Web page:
Protecting Civil and Human Rights

Correcting Misconceptions and Planning Effective Safeguards on Face Recognition Technology

Testimony in support on facial recognition limits 1150
(Illustration: Renzo Velez / POGO)

Thank you for the opportunity to submit a statement to the House Judiciary Committee Subcommittee on Crime, Terrorism, and Homeland Security regarding its hearing, “Facial Recognition Technology: Examining Its Use by Law Enforcement.”

The Project On Government Oversight (POGO) is a nonpartisan independent watchdog that investigates and exposes waste, corruption, abuse of power, and when the government fails to serve the public or silences those who report wrongdoing. The Constitution Project at POGO strives to protect constitutional rights and principles, including guarding against improper and overbroad surveillance such as unchecked face recognition. In 2019, the Constitution Project convened a task force of expert stakeholders including academics, tech experts, civil rights and civil liberties advocates, and law enforcement officials to examine the impact of face recognition surveillance.1 It concluded that any law enforcement use of face recognition should be subject to strong limits, and provided a set of policy recommendations.

Face recognition surveillance poses two distinct but equally important dangers: It can be immensely harmful when it does not function properly, and it can also be immensely harmful when it does. Face recognition misidentifications can lead to improper targeting, needless police action, and wrongful arrests. Innocent individuals could face jail time or be pressured to take a plea deal, all without knowing charges were based upon a poor face recognition match. But making face recognition more accurate will not alleviate the danger it poses to civil rights and civil liberties. Absent strong limits, face recognition opens the doors to pervasive surveillance and abuse, and it allows the government to warp discretion into a tool for malicious and selective targeting.

Correcting Common Misconceptions about Face Recognition Surveillance

As lawmakers consider what safeguards to place on face recognition surveillance, it is important to recognize common misconceptions about law enforcement use of the technology and the damage it causes. This section corrects four key misconceptions about face recognition and explains why the realities about it require urgent action by Congress.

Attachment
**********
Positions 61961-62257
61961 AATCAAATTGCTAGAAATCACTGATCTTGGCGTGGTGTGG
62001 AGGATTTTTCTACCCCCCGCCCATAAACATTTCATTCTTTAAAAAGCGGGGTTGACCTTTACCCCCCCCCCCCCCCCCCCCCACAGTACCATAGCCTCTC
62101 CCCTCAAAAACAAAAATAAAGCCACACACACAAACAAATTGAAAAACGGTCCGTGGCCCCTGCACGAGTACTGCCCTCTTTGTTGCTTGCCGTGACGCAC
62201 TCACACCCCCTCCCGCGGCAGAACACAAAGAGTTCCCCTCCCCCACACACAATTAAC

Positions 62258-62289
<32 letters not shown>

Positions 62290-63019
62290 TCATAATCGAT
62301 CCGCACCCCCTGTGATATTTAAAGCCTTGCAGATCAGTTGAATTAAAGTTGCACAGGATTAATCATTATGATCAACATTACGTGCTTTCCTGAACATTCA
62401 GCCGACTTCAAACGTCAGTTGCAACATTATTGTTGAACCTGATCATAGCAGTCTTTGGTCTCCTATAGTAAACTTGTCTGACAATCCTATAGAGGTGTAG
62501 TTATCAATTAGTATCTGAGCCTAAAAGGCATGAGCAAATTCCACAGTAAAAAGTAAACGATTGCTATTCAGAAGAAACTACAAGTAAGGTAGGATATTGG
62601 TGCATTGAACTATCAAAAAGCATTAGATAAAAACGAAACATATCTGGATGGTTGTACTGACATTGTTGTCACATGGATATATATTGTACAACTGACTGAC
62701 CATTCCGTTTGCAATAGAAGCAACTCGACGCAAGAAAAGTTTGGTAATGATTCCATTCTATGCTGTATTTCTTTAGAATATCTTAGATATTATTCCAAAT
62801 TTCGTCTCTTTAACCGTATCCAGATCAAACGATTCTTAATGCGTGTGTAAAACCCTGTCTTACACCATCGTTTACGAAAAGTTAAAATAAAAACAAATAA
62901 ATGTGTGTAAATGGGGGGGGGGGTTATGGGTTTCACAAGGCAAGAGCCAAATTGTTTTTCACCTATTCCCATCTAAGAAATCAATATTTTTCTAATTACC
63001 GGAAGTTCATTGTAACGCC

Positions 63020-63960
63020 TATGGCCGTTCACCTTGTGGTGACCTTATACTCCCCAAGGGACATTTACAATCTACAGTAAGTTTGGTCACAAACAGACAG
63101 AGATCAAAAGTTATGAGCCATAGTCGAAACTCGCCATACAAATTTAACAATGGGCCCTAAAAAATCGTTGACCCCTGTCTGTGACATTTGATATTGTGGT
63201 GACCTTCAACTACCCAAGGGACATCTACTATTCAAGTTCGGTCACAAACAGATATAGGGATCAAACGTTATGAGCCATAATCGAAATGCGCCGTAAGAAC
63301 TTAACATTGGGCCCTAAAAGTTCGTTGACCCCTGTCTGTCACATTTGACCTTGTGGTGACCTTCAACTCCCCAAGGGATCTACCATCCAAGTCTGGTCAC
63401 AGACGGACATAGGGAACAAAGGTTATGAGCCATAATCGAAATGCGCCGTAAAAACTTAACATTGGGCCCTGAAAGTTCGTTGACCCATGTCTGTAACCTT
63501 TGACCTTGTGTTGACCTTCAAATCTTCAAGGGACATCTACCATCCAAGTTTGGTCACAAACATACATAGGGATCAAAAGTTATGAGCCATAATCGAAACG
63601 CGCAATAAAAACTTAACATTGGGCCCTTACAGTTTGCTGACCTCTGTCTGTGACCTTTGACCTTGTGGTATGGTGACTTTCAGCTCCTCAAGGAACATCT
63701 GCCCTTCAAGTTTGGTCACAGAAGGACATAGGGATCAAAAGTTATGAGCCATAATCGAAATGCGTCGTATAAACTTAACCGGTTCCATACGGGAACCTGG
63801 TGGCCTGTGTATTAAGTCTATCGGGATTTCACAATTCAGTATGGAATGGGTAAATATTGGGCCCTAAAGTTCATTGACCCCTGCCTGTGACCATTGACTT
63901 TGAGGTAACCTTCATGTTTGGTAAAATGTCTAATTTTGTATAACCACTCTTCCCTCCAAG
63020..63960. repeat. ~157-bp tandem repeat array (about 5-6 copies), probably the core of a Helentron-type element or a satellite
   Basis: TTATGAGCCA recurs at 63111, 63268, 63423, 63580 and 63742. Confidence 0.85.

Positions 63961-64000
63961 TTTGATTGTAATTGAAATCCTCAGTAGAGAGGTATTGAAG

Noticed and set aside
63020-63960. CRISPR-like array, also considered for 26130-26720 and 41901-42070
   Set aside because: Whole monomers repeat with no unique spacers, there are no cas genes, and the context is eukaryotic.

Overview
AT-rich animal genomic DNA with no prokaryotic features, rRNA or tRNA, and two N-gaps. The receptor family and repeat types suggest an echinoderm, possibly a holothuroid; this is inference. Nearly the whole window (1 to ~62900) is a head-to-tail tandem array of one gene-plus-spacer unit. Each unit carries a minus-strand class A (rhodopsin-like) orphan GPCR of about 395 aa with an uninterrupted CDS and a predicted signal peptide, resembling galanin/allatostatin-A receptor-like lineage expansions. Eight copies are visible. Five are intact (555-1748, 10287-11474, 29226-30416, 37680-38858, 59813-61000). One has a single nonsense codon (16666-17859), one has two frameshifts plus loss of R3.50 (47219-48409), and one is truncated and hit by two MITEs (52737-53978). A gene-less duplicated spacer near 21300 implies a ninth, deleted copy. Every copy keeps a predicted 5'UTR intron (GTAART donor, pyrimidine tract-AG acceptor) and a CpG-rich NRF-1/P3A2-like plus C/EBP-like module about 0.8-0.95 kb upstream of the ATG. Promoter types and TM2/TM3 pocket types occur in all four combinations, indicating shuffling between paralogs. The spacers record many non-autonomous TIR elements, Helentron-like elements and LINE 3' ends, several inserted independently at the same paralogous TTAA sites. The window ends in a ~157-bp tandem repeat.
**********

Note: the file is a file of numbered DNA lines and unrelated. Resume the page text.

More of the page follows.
Face recognition does not work in a monolithic way; in reality, its ability to function—and the limits of its functionality—are highly situational.

Face recognition is frequently portrayed in crime dramas—and more disturbingly, by vendors selling the technology—as a technology that can be applied to photos in any situation, with consistently accurate results. In reality, face recognition’s ability to deliver reliable matches depends upon a range of factors.

The quality of face recognition algorithms can vary significantly. Notably, many algorithms misidentify women and people of color at a higher rate than other people. Studies by the National Institute of Standards and Technology; the Massachusetts Institute of Technology, Microsoft, and AI Now Institute researchers; the American Civil Liberties Union; and an FBI expert all concluded that face recognition systems misidentify women and people of color more frequently.2 Most recently, the National Institute of Standards and Technology found that some systems were 100 times more likely to misidentify people of East Asian and African descent than white people.3 Failure to recognize the significance of this problem—and account for it in selection and review of software, training, and auditing—will undermine investigations and seriously harm civil rights.

Image quality can also significantly impact accuracy of matches. Sets of reference images —databases containing previously identified faces—in face recognition systems are typically high-resolution photos of a person directly facing a camera at close range, such as for a mug shot photo. But probe images—from which law enforcement seeks to identify individuals—are derived from a wide range of situations, which creates the potential for low image quality and erroneous results.

Bad lighting, indirect angles, distance, poor camera quality, and low image resolution all make misidentifications more likely.4 These poor image conditions are more common when photos and videos are taken in public, such as with a CCTV camera. But these low-quality images often serve as probe images for face recognition scans, without due consideration for their diminished utility.5

Even when using more effective software and higher quality images, system settings can make face recognition matches prone to misidentification.